Gov. Lee recently signed pharmacy benefit manager (PBM) reform legislation designed to preserve patient rights, address conflicts of interest and prevent certain pricing practices. The law took effect on July 1, 2021.
Among other items, the law prohibits a PBM or health plan from interfering with a patient’s right to choose a contracted pharmacy, including through inducement, steering, or offering financial or other incentives. Additionally, a patient covered under a group medical or pharmacy benefit contract cannot be required to pay an additional fee, higher copay, higher coinsurance or other penalty for using any contracted pharmacy.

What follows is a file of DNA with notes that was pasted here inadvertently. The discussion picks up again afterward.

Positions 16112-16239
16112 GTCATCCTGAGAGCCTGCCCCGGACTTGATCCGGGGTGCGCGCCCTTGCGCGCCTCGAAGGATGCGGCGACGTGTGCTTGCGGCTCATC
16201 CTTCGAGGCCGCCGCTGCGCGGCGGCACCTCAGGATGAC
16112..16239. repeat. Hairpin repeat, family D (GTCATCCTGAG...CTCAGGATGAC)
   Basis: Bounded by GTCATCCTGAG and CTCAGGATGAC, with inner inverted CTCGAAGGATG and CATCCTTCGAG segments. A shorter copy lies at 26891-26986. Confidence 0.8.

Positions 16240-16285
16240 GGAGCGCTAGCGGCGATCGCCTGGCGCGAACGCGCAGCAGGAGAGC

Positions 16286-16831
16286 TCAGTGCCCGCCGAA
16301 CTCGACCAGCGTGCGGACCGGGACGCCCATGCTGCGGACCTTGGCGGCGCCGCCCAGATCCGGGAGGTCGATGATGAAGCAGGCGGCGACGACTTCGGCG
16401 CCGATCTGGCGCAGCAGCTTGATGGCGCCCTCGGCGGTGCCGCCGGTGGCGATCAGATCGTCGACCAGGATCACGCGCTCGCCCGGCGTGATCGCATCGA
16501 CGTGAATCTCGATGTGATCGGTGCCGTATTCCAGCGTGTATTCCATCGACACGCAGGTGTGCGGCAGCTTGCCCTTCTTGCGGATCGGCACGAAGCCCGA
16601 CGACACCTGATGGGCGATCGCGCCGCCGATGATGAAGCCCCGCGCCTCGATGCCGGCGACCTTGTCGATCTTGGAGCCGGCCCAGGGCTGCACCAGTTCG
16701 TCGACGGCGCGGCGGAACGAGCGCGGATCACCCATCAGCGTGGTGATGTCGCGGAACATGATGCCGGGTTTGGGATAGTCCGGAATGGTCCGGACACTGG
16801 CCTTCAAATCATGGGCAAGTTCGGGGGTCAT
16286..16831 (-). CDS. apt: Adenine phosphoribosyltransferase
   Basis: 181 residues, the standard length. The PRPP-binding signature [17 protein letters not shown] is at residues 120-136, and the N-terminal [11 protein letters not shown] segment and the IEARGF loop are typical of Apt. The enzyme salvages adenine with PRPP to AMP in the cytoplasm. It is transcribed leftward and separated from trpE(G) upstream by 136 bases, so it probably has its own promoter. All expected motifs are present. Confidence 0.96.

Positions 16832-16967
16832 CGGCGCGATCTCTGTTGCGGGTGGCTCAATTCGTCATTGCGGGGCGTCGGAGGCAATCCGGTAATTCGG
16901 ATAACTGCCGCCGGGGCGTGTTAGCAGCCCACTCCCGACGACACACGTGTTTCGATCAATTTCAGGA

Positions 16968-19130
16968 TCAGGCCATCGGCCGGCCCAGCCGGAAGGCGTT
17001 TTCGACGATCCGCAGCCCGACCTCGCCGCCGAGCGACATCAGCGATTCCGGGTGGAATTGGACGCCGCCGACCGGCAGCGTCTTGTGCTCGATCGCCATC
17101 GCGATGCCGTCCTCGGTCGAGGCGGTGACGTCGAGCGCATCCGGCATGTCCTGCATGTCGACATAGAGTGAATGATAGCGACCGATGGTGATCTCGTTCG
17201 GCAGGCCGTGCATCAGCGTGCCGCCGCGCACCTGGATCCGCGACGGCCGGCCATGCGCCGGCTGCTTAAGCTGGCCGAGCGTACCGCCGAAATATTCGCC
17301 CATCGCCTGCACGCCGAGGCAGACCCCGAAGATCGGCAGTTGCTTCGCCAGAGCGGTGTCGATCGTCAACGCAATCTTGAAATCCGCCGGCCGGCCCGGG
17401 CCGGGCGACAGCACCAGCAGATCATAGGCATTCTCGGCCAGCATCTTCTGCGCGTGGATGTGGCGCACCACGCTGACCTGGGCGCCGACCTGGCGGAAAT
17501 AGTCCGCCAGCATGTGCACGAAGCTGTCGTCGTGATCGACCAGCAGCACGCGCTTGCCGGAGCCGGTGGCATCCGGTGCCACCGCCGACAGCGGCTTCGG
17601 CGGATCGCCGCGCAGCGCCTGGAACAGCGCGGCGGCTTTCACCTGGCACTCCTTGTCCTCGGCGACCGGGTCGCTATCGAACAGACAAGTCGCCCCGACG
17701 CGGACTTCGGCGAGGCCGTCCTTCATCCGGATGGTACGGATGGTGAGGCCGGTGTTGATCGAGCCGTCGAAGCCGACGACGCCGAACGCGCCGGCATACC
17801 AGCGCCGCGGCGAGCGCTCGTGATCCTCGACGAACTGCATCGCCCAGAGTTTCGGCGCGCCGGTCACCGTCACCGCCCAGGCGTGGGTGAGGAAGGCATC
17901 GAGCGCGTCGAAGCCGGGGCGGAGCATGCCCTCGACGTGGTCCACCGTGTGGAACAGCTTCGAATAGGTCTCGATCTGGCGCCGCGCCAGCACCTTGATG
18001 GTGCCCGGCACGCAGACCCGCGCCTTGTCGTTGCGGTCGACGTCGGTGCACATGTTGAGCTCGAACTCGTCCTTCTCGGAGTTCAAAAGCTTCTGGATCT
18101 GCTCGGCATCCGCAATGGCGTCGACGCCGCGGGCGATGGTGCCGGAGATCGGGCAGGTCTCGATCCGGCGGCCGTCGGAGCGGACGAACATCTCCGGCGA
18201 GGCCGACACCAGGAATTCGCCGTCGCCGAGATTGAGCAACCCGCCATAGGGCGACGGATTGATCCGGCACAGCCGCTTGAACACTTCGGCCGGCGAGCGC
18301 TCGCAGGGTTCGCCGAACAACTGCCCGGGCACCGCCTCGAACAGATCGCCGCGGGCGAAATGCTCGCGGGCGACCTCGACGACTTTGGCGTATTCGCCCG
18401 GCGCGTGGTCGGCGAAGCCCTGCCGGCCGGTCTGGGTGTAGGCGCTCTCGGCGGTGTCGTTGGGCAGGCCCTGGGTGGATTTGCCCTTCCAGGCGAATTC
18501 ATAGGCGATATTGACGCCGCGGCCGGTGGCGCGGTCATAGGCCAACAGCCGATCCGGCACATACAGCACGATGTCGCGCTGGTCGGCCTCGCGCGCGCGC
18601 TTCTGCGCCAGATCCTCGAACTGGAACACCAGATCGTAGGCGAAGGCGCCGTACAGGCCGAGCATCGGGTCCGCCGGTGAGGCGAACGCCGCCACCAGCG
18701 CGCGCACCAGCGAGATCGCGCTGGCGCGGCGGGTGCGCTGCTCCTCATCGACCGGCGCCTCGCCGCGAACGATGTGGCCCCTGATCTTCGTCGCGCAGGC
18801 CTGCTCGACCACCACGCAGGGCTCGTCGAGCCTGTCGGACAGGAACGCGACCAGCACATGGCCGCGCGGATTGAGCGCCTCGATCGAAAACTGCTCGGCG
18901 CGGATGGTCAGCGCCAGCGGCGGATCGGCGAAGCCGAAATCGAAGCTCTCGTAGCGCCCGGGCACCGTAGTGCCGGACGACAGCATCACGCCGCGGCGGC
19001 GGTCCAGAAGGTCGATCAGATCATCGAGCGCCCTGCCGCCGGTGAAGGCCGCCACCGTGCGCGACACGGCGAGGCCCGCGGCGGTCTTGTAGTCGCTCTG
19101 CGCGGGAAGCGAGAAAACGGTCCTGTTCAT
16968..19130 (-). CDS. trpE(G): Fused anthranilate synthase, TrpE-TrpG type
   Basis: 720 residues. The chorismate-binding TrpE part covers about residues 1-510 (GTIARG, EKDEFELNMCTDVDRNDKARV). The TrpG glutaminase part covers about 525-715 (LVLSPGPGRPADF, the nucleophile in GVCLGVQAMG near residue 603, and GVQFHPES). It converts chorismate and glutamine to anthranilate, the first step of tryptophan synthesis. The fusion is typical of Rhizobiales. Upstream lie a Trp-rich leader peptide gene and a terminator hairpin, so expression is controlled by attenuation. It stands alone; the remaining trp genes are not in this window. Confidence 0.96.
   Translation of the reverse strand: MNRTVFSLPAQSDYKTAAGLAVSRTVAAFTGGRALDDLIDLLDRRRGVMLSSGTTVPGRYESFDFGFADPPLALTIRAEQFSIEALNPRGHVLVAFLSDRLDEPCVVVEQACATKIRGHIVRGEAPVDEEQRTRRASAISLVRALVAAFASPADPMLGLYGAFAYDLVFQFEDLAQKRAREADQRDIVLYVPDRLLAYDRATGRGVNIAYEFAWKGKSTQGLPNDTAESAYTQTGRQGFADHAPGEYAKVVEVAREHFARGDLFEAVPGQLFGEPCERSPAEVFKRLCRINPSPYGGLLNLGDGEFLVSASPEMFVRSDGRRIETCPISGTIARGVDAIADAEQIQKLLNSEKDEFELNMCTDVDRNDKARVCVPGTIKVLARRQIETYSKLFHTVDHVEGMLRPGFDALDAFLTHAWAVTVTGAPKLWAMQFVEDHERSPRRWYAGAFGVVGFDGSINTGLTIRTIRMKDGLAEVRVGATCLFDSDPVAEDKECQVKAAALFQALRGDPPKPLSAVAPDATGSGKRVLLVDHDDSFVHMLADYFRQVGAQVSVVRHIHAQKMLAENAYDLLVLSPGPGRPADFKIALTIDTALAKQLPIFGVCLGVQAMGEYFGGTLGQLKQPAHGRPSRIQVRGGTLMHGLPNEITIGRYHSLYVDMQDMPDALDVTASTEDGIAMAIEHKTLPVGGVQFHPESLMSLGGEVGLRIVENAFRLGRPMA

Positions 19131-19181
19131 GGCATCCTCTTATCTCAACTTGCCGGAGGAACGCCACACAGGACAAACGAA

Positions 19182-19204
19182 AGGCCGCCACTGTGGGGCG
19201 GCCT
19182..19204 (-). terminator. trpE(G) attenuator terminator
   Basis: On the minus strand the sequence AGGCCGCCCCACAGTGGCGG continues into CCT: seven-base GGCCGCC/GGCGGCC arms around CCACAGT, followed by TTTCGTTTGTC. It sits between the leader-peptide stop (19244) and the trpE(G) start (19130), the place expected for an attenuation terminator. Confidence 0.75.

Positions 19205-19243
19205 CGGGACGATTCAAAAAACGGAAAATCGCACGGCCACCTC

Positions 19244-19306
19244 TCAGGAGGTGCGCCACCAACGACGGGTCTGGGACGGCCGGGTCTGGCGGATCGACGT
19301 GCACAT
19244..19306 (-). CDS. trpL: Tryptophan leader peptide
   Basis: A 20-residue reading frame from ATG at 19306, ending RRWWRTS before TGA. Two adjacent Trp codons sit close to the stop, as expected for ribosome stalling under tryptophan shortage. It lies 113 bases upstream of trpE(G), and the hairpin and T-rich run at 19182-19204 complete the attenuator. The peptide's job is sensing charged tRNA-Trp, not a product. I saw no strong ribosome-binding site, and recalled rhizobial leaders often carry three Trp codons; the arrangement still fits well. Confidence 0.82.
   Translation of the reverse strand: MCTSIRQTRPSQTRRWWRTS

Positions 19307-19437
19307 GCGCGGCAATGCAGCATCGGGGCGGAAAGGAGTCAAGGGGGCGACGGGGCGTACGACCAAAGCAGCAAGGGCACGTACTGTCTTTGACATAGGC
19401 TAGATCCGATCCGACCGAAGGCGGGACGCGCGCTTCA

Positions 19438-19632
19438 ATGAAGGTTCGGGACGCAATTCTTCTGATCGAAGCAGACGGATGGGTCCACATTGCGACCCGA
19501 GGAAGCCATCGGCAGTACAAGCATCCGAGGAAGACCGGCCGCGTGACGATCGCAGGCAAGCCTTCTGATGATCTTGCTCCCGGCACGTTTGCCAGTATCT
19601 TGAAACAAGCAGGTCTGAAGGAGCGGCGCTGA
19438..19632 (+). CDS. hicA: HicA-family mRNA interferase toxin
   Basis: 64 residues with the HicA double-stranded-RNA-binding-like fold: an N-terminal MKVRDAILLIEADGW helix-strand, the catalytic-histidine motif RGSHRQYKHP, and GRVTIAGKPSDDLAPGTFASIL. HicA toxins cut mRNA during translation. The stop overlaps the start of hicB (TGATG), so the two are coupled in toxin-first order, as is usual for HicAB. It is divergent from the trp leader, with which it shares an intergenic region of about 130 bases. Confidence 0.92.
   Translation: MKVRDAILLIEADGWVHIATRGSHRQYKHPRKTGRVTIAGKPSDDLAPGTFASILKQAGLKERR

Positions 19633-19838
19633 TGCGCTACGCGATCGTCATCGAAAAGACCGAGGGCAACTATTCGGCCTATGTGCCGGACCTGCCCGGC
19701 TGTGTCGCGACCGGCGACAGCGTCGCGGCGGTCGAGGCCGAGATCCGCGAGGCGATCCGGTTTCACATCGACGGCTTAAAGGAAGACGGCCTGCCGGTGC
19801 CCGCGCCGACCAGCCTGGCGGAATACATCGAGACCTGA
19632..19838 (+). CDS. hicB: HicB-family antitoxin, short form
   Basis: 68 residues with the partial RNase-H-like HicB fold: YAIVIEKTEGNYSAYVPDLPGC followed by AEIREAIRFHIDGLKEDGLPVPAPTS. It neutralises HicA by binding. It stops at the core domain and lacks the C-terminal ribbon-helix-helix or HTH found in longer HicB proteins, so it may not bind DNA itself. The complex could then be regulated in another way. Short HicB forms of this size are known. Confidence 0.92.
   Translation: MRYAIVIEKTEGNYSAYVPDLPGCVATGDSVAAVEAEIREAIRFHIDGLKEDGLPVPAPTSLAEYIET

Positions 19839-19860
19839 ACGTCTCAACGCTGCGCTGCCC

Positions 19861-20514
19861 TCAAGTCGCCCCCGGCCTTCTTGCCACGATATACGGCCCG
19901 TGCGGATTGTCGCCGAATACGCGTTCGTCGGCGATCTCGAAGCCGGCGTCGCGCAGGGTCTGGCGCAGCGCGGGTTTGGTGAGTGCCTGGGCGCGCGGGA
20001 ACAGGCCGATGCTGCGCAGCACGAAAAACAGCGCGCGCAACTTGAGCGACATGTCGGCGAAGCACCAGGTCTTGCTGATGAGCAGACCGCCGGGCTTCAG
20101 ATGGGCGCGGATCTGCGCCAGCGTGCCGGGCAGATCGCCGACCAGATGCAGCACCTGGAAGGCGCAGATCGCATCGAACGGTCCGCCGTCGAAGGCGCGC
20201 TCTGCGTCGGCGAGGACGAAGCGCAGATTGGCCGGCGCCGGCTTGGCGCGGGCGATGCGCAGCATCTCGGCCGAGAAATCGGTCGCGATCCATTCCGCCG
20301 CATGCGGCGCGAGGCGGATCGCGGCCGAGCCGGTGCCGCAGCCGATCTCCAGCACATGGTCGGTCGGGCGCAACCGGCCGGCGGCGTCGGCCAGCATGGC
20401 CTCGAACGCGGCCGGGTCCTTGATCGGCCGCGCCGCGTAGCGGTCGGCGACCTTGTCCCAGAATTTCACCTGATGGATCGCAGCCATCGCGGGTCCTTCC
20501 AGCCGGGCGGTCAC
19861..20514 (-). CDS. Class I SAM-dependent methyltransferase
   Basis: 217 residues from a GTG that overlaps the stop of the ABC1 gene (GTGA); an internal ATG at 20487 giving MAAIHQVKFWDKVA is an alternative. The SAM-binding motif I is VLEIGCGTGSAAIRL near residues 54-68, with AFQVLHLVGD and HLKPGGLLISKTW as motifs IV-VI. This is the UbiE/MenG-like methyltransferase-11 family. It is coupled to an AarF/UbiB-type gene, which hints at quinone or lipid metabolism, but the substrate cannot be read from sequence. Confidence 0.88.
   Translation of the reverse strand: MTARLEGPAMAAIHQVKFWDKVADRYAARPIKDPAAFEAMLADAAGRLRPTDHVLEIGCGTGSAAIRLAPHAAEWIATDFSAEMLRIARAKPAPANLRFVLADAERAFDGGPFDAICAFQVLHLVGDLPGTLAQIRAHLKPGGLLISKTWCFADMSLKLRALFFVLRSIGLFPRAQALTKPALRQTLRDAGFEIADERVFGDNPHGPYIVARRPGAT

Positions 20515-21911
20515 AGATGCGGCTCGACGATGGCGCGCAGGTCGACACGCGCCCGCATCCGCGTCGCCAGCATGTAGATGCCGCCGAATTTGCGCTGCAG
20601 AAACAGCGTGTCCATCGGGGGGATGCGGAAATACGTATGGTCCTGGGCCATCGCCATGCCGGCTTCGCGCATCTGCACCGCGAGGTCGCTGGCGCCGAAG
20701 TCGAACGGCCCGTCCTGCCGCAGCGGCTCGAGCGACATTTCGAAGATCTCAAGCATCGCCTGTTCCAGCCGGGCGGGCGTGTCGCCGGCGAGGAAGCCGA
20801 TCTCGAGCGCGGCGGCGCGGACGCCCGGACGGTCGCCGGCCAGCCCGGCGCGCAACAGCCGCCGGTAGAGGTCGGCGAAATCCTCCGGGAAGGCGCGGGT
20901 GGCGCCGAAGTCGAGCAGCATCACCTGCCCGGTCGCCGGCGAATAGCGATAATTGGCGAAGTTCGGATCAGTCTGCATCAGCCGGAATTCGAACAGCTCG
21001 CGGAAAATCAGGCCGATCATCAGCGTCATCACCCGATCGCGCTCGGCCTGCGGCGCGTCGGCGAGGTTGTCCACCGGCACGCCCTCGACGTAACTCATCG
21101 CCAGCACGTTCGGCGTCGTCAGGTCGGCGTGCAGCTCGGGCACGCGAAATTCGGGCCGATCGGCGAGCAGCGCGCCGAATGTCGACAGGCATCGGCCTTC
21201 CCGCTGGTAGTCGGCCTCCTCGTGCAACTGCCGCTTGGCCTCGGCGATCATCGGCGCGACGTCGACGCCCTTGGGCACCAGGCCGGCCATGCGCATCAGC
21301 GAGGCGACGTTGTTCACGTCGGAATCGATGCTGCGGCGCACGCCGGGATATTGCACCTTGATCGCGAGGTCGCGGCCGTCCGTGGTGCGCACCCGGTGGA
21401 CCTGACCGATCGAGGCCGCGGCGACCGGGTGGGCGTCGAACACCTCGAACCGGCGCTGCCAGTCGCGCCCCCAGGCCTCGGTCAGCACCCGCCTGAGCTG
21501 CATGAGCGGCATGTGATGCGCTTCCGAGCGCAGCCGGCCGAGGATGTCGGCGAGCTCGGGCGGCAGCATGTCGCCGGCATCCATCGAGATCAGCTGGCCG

To address pricing concerns, the regulation prevents a PBM from reimbursing a pharmacy for prescription drugs or devices that are below the actual cost to the pharmacy. As explained in our December 22, 2020, Compliance Corner article, the US Supreme Court decision in Rutledge v. PMCA confirmed this type of restriction may be applied to ERISA health benefit plans. The new law also prohibits spread pricing, where a PBM keeps a portion of the amount paid by the health plan for prescription drugs instead of passing the full payment on to the pharmacy.
Additionally, a PBM must report any entitlement benefit percentage to both the plan and covered patient. Further transparency requirements are scheduled to take effect on January 1, 2022.
Employers that sponsor prescription drug benefit plans should be aware of the new legislation. As applicable, employers should consult with their pharmacy benefit managers and counsel regarding the potential implications and any related plan changes.
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